Greenland is a semi-autonomous part of the Kingdom of Denmark and Copenhagen runs the island’s defence through its Joint Arctic Command. On several occasions since 2006, foreign vessels have turned up unexpectedly or without the necessary protocols, in waters that NATO-member Denmark aims to defend, Greenland residents and military sources in Denmark and the United States told Reuters.
Copenhagen and its Arctic neighbours have tried in recent decades to keep the region what they call a “low tension” area. But each event underscores new challenges for Denmark and its allies. The main problem: It’s hard to see what’s going on there.
Greenland, which U.S. President Donald Trump offered unsuccessfully to buy from Copenhagen last year, is largely an ice sheet with a rocky coastline of 44,000 km (27,000 miles) – longer than the earth’s equator. It’s hidden by almost complete darkness in the winter months.
Beneath its rocks and ice are abundant resources of minerals and rare earth metals used in equipment from smartphones to electric vehicles and military jets, as well as uranium and potentially vast resources of oil and natural gas.
Greenland offers more than resources. The island, which is nearer to New York than New York is to Los Angeles, is also a strategic window onto space.
Located at Thule, the United States’ northernmost air base houses the 21st Space Wing’s network of sensors, which provides early missile warning and space surveillance and control. Thule is one of the few places in the world with access to satellites that orbit the poles, completing coverage of the globe which is essential for weather forecasting, search-and-rescue and climate research.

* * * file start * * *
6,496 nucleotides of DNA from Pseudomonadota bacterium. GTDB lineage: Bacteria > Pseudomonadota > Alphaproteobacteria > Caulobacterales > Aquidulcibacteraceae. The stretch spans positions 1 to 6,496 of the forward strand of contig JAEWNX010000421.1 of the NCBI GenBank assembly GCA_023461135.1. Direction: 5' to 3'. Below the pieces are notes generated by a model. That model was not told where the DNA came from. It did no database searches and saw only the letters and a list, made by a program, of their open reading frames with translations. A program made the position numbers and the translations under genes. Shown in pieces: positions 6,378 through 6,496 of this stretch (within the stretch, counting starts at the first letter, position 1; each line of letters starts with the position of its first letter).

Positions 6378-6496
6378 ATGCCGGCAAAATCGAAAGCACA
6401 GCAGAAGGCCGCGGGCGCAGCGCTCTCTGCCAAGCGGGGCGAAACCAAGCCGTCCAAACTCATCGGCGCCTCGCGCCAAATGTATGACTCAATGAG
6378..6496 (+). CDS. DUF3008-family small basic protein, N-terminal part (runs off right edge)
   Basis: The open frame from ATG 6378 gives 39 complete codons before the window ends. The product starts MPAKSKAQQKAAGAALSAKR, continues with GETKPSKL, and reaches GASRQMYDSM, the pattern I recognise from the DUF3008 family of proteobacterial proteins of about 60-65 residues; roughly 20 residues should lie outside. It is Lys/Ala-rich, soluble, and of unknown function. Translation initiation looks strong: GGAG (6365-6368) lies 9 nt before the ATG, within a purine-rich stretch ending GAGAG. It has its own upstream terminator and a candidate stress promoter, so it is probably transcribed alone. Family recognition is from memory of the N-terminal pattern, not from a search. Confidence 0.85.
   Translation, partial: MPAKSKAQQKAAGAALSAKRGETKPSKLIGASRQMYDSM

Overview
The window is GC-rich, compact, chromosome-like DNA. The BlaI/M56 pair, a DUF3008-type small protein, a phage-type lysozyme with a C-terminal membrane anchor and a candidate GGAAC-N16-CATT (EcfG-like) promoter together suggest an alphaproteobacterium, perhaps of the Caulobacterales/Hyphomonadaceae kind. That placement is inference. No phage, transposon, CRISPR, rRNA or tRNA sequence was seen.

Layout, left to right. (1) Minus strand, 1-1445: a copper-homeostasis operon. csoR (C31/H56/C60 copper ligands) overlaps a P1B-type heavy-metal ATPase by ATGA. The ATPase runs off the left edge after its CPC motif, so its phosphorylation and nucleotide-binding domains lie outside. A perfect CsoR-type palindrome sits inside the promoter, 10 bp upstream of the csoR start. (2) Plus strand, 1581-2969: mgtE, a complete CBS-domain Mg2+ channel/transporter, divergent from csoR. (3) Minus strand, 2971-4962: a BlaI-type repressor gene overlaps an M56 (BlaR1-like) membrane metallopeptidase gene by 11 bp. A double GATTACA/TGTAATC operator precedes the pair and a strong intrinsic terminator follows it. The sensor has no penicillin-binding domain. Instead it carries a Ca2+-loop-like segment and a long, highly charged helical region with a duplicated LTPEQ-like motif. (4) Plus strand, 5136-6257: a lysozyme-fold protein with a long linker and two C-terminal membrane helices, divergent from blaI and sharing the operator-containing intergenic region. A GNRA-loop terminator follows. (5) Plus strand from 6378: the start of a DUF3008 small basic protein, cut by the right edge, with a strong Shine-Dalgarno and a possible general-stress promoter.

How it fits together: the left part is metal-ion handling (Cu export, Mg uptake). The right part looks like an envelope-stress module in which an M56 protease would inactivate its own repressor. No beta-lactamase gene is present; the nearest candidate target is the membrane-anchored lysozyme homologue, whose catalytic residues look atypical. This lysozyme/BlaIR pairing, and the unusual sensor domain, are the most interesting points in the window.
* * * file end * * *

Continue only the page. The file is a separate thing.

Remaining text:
Danish Defence Minister Trine Bramsen told Reuters in a statement that Denmark wants to keep tension low in the Arctic, “but we must not be naive.” Russia is trying to limit the right to free navigation in international waters, she said; Denmark is taking steps towards strengthening the Armed Forces’ surveillance and presence there.
Moscow’s ambassador to Denmark, Vladimir Barbin, said talk of threats to freedom of navigation is a “made-up pretext” for naval exercises and Russia’s activities in the Arctic are peaceful. U.S. policy “accompanied by bellicose rhetoric, is creating a new reality and splitting Arctic states and could open (the) sluice gates for overspill of tension from the outside to the Arctic region,” he told Reuters in a statement.
The Danish government promised in 2019 to upgrade military spending in Greenland with a payment of 1.5 billion Danish crowns ($237 million) for surveillance. Denmark’s Bramsen said that was a “first step” and Copenhagen has yet to decide how to spend the money.
For now, Denmark has no satellites to monitor traffic around Greenland. In 2018, it started receiving a few satellite images a day from the European Union’s Maritime Safety Agency, but they aren’t always detailed enough for military purposes.
In 2016, a Russian vessel, Yantar, which the U.S. Navy has alleged transports submersibles that can sever and tap into cables miles beneath the ocean’s surface, anchored outside Nuuk, where a subsea communications cable lands that connects Iceland and America.
Foreign ships usually report their arrival using the international Automatic Identification System ship-tracking system. When analysing satellite images, the Joint Arctic Command often identifies what it calls “dark targets” – objects that look like ships but can’t be identified on the system.